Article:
The Ring Doorbell Surveillance device was first pitched as a home security product called the “Doorbot’ by entrepreneur Jamie Siminoff on NBC’s hit “Shark Tank” show in 2013. In his pitch for the device, Siminoff memorably described that the device would allow users to “see and speak with” the people at the doors, using their smartphones. Who knew that this idea in Siminoff’s mind, would absolutely change the way consumers thought of both doorbell technology and home monitoring technology in America? Well in less than seven years that is exactly what has happened.
Although Mr. Siminoff initially received only lukewarm interest from the investors on Shark Tank, his appearance on the show drew broad interest from prospective consumers which led to legitimate financing opportunities from serious investors. With an initial $200 million investment, the “Doorbot” was rebranded and introduced as the now commonly known “Ring.” The product truly hit the big time when it was acquired by online retail behemoth Amazon in 2018.
Today the company offers a variety of video-enabled doorbell products that while coming off as being very trendy, are also an important contribution to community policing /neighborhood watch efforts, and general physical security profiles of individual homes and neighborhoods across the country. Ring also sells security systems and an alarm system as well. According to the company, Ring currently has over a million users, which is reflective of the recently reported 58% spike in sales of so called “smart doorbell” devices in the 2019-2020 timespan, according to market research provided by NPD Group. In a 2019 statement attesting to its largesse, Ring declared that its doorbell products had “chimed 15.8 million times” on Halloween day/night that year.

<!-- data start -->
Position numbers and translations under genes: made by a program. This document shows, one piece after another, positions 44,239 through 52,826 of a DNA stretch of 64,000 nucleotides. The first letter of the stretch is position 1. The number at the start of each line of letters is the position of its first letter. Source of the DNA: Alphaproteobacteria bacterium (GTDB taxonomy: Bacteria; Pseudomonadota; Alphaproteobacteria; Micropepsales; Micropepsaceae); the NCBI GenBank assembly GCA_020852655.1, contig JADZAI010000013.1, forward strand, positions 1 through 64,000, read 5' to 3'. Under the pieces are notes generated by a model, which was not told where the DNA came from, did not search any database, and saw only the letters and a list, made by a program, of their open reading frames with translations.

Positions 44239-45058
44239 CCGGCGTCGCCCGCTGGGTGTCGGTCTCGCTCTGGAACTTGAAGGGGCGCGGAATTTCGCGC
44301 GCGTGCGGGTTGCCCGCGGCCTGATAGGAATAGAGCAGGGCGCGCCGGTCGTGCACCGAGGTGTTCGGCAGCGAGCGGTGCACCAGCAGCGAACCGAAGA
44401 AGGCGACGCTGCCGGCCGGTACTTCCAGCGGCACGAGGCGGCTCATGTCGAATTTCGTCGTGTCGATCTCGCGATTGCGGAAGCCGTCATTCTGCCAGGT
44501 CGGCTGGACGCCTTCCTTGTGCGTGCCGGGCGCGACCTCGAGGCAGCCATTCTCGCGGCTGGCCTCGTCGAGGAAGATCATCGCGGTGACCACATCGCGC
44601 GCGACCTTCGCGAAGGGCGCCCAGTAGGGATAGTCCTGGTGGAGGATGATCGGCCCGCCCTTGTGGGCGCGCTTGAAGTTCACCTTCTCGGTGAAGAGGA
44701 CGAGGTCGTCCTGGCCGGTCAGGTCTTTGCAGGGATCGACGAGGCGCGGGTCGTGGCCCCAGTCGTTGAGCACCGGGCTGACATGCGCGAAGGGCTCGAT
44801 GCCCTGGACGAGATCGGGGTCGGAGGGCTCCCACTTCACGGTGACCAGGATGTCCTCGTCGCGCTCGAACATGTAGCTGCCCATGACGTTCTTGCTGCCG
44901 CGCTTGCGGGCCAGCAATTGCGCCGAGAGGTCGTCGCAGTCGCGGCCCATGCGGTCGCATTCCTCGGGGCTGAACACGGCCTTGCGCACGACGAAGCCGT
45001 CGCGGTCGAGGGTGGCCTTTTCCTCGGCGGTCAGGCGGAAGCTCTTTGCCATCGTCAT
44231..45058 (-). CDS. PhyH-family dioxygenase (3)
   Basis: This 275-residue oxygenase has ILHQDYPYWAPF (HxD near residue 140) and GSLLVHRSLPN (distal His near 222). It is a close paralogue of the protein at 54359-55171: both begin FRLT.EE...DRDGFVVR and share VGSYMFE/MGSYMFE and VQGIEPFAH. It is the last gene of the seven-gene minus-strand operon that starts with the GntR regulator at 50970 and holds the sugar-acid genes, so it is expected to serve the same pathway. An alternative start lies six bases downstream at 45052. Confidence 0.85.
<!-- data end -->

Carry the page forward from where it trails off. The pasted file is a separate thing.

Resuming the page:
The Ring doorbell device was originally marketed in large part as a viable solution to combatting the scourge of package theft from the doorsteps of American homes, incidences of which spiked alongside the emerging growth of e-commerce and most notably from Amazon deliveries. Now Ring enjoys a wildly pervasive presence amongst American popular consumer culture, with device owners using the Ring smartphone app to answer their Ring doorbell devices remotely without even having to be home.
The success of Ring and the prevalence of its product line has found a special ally within law enforcement communities, as over 500 police departments nationwide have partnered with Ring, gaining strategic access to a proprietary service offered by the company called “Neighbors Portal.” The service allows users to request video footage through Ring from device owners located within a particular area of an active investigation. Ring peephole cameras record everything that happens in front of a homeowner’s device lens. This video can be made readily available for law enforcement use in the investigation of criminal activity.
If the captured footage is deemed actionable and useful to law enforcement investigators, then the footage is often times shared by local law enforcement with media organizations to help inform the public as needed. In some instances, police departments and law enforcement officials even assist in marketing the products to citizens in their respective jurisdictions. Some local municipalities even go so far as offering government-subsidized discounts for Ring surveillance devices.
The company urges consumers to use its devices in concert with other neighbors to share video feeds with other community members. Ring also picks selected videos and features them on its popular Ring TV, which is a video portal the company operates. Ring TV programming category choices include such titles as “Crime Prevention,” and “Suspicious Activity,” both of which engender consumer awareness with regard to safety and security trends in their communities.